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Nick Solares

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Seamus Mullen Crafts a Farm-to-Table Burger for the Meatpacking District

Welcome to Burger Time, the new burger-centric column by Eater's resident carnivore Nick Solares. This week he reviews the burger at Seamus Mullen's El Colmado Butchery in the Meat Packing District.

Historically speaking there is no such thing as a farm-to-table burger. The hamburger is a post-industrial-age creation that is distinctly urban and commercial. It's a study in standardization, uniformity, and mass production. The notion of a grass fed patty topped with artisanal cheese, served on irregularly shaped buns, with greens and pickled vegetables from the farmers market is very much a 21st century and, somewhat paradoxically, urban trope. It springs from a mix of nostalgic agrarianism and concerns about sustainability coupled with the need to make money. Hamburgers end up on all sorts of menus because they sell well and provide a pedestrian alternative for finicky eaters, even if they don’t conform totally to the restaurant's concept.

Seamus Mullen’s El Colmado Butchery is a butcher shop/lunch counter by day and a tapas and wine bar by night, not necessarily the sort of place that one would automatically associate with a great hamburger. The meat at El Colmado is all natural, locally sourced, and grass fed, and all of it is also available for purchase. While the restaurant is ostensibly Spanish, there's no escaping the geographic and economic realities of the market. And so, perhaps inevitably, there's a hamburger on the menu alongside the tapas, Serrano and Iberico hams, exotic Spanish cheeses, and spit roasted chicken. The concept of a split-use space is not new, but it has not always proved successful. With NYC real estate prices being what they are, every square foot counts, and a counter displaying local produce doesn’t always make financial sense.

But to be fair, Mullen has invested more heavily in the concept than a mere counter. He is dry aging beef and ducks in-house, as well as chopping his own burgers. He has crafted a custom blend of beef shoulder clod and brisket that includes a significant portion of dry aged beef. This gives the burger a pronounced tang and minerality that helps to mute some of the grassy, herbaceous notes commonly associated with grass fed beef. While most of the burger-loving world depends on Black Angus, one of the largest cattle breeds, Mullen sources Belted Galloway cattle from Arcadian Pastures in upstate New York. It is a heritage breed, smaller than Angus, but also originally from Scotland with a similarly robust flavor.

Nick Solares

[Above: The hamburgesa. Below: Seamus Mullen, the butcher counter

Mullen employs a coarse chop for his burger, giving the six ounce patty a chunky texture. The raw patties (available for sale $3.75 at the butcher counter) have a dark magenta color and are studded with hunks of yellow fat, a far cry from the bright red patties you might encounter at a supermarket. The yellow hue is from the beta carotene in the grass; in comparison, grain finished animals develop a stark white fat. The fat content is quite high at around a 65/35 meat-to-fat ratio, and because grass fed cattle tend to be quite lean, Mullen adds beef fat back to bring up the levels as needed. The patty is aggressively seasoned with a mix of salt, black, white, and pink peppercorns, and coriander before being seared on the plancha. It develops a thick, dark crust, aided by being weighed down during cooking, which insures the maxim contact with the cooking surface. This impressive crust, rife with those deep flavors of browned meat, along with the chunky grind of the patty, makes the burger reminiscent of steak au poivre.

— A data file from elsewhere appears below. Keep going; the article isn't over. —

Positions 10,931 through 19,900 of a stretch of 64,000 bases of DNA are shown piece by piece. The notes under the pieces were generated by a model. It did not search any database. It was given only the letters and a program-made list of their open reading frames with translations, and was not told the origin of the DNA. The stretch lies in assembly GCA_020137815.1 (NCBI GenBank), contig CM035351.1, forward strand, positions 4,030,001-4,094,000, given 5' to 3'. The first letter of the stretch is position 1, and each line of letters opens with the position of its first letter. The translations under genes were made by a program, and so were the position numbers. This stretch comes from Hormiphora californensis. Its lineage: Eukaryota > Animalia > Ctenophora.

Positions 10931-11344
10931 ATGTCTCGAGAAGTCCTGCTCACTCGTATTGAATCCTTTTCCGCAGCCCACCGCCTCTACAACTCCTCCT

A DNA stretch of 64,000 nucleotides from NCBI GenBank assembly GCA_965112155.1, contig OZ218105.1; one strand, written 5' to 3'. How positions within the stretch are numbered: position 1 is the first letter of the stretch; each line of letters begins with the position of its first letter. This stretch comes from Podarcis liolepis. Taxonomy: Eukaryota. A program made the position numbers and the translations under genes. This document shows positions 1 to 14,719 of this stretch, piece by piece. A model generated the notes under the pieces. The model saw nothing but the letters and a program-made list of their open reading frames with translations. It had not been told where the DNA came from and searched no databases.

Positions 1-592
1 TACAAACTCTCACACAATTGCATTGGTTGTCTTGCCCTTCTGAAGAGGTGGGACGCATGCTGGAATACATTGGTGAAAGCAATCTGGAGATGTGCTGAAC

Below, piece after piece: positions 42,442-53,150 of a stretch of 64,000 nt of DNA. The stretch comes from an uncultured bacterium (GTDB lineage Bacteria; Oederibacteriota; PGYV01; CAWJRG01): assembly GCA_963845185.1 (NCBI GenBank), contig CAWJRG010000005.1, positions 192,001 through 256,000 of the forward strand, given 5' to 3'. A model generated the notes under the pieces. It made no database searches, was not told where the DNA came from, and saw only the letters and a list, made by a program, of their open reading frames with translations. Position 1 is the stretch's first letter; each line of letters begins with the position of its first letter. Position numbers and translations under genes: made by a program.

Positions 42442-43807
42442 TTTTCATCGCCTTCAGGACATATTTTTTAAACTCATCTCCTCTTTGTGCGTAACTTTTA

Despite the patty's considerable virtues — the steak-like flavor from the dry aging, the spice blend, and the hellacious sear — you can’t fight genetics. Grass fed beef is inherently leaner and less sweet than grain finished beef, and this patty is never going to be as juicy as a similar blend fabricated from grain finished meat. It's not just about percentages – the very nature of that fat is different. It is here that Mullen’s skill as a chef comes into play, balancing the flavors and textures to achieve synergy. A dense molten blanket of Mahón, a cows milk cheese from Spain, is a $1 additional option but should be considered mandatory. It adds moisture and a pleasing creaminess to the burger, as well as nutty, buttery notes. Speaking of buttery, the bun is a brioche from Grandaisy bakery that's slathered in beef fat and toasted on the plancha alongside the patty. While I tend to be prejudiced against brioche due to their sweetness, the bun works well here due to the savory nature of the grass fed beef.

The burger at El Colmado Butchery is not the juicy, sloppy, grease-running-down-your-arm gut bomb that you will find at a diner or bar. It is all together a tidier, more refined and considered hamburger that, by virtue of the grass fed beef, is lighter and more digestible than some. It is also fairly priced at $14 with cheese, especially considering it includes the dry aged beef. And despite being situated in the Meatpacking District, El Colmado Butchery is on a quiet enough stretch of street that it's the perfect place to escape the maddening urban crowds and revel in the myth that is the barnyard burger.

El Colmado Butchery, 53 Little West 12th Street, NY, NY 10014

El Colmado Butchery

53 Little West 12th St, New York, NY Visit Website
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